Angelos announced his decision about replacement players early in 1995 and was hailed in blue-collar Baltimore as a champion of the worker. As his fellow owners mulled what action to take against Angelos--everything from a $250,000 fine for each game missed to forcing the sale of the Orioles--the strike was finally settled in time for regular season play with major leaguers. Angelos had made a statement with his stance, however, and a nation of baseball fans responded. He was deluged with mail from all over the country and treated with near-reverence by Orioles fans.
Angelos arranged for a two-game exhibition series to be played between the Orioles and the Cuban national baseball team in 1999. The Orioles won the first game, played in Havana, while the Cuban team won the second game, held at Oriole Park at Camden Yards. In 2000, the team's general manager, Syd Thrift, told The Washington Times that the team had a practice of not signing players who had defected from Cuba, which he attributed to Angelos' desire to avoid doing "anything that could be interpreted as being disrespectful" by the Cuban government. Angelos denied the existence of such a policy. Subsequent investigations by Major League Baseball and the United States Department of Justice did not find evidence that the absence of Cuban players on the Orioles' roster or in its minor league system was due to discrimination.
In May 2009, a Sports Illustrated article reviewing owners of Major League Baseball franchises rated Angelos as the worst owner in the Major Leagues. The article notes that the methodology "was not scientific" and "weighing heavily in the decision was the team's success or failure on the field." Two weeks later, Brady Anderson, a member of the Baltimore Orioles Hall of Fame, responded in an op-ed to The Baltimore Sun, writing that Angelos deserves to be on a list of the "best owners in baseball."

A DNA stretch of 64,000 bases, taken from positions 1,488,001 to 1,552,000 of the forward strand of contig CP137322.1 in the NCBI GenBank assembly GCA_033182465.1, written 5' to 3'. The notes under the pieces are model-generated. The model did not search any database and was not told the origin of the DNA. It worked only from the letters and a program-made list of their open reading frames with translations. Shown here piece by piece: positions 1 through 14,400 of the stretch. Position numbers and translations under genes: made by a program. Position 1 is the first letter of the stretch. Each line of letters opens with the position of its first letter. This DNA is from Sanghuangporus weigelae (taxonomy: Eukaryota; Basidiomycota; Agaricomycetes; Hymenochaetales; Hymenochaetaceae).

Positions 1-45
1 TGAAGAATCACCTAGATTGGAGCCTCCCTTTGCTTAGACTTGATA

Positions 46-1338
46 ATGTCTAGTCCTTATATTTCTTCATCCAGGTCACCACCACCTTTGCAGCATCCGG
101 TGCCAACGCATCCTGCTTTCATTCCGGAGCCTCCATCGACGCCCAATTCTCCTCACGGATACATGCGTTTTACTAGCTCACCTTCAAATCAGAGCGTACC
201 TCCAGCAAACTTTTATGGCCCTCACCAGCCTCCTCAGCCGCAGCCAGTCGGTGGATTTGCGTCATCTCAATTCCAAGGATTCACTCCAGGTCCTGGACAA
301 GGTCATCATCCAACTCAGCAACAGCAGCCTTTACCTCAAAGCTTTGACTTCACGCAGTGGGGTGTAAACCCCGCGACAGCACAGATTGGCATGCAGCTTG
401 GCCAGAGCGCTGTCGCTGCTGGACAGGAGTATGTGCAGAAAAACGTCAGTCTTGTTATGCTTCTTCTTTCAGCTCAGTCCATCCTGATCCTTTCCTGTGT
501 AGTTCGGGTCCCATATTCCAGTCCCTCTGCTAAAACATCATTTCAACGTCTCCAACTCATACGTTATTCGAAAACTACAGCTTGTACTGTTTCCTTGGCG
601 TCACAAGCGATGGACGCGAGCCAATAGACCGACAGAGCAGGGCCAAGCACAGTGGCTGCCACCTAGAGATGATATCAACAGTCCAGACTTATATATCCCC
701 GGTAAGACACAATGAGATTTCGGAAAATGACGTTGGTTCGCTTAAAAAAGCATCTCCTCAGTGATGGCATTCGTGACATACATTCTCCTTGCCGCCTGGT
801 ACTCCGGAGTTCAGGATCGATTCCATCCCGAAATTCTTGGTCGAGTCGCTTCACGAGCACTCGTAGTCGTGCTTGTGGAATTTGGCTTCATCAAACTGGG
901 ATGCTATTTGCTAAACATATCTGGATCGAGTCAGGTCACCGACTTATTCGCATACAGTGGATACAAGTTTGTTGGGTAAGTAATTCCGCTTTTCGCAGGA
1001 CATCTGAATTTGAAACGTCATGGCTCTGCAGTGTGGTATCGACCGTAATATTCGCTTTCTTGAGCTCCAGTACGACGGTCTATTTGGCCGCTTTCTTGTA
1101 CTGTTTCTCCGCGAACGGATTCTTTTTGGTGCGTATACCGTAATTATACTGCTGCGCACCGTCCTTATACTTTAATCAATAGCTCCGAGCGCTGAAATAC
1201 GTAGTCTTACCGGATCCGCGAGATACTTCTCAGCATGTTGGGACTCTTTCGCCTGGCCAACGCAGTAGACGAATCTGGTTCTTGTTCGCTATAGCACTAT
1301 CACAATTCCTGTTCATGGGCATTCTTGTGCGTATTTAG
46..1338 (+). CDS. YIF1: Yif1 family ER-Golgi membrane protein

On April 16, 2010, a Fox Sports article suggested that Angelos allegedly denied a job to Cal Ripken, Jr. when Ripken offered to come work for the franchise in a supporting role to help the O's young talent develop. A day later, ESPN, MLB.com and The Baltimore Sun wrote that the Fox Sports story was inaccurate. Angelos denied that the two had spoken about potential opportunities with the Baltimore Orioles, but said he welcomed future discussions on the topic. On April 19, 2010, Cal Ripken Jr. issued a statement denying the Fox Sports story. In the statement, Ripken expressed an interest in returning to baseball and described his relationship with Angelos as "very good." 
He was named "Marylander of the Year" by The Baltimore Sun in 1988, with a citation that read: "Measured by professional accomplishments and contributions to his city and region, he is the Marylander of this decade." Angelos was awarded the Ellis Island Medal of Honor in 1996.
Angelos is known for various acts of charity and philanthropy, having contributed millions to civic and community institutions around Maryland. He is the largest individual donor to the University of Baltimore and pledged $5 million to the school in 2008. In 2010, The Baltimore Sun reported that Angelos had recently donated $10 million to the university. The same report notes that during the particularly hot summer of 2010, Angelos anonymously donated $300,000 to keep Baltimore city pools open.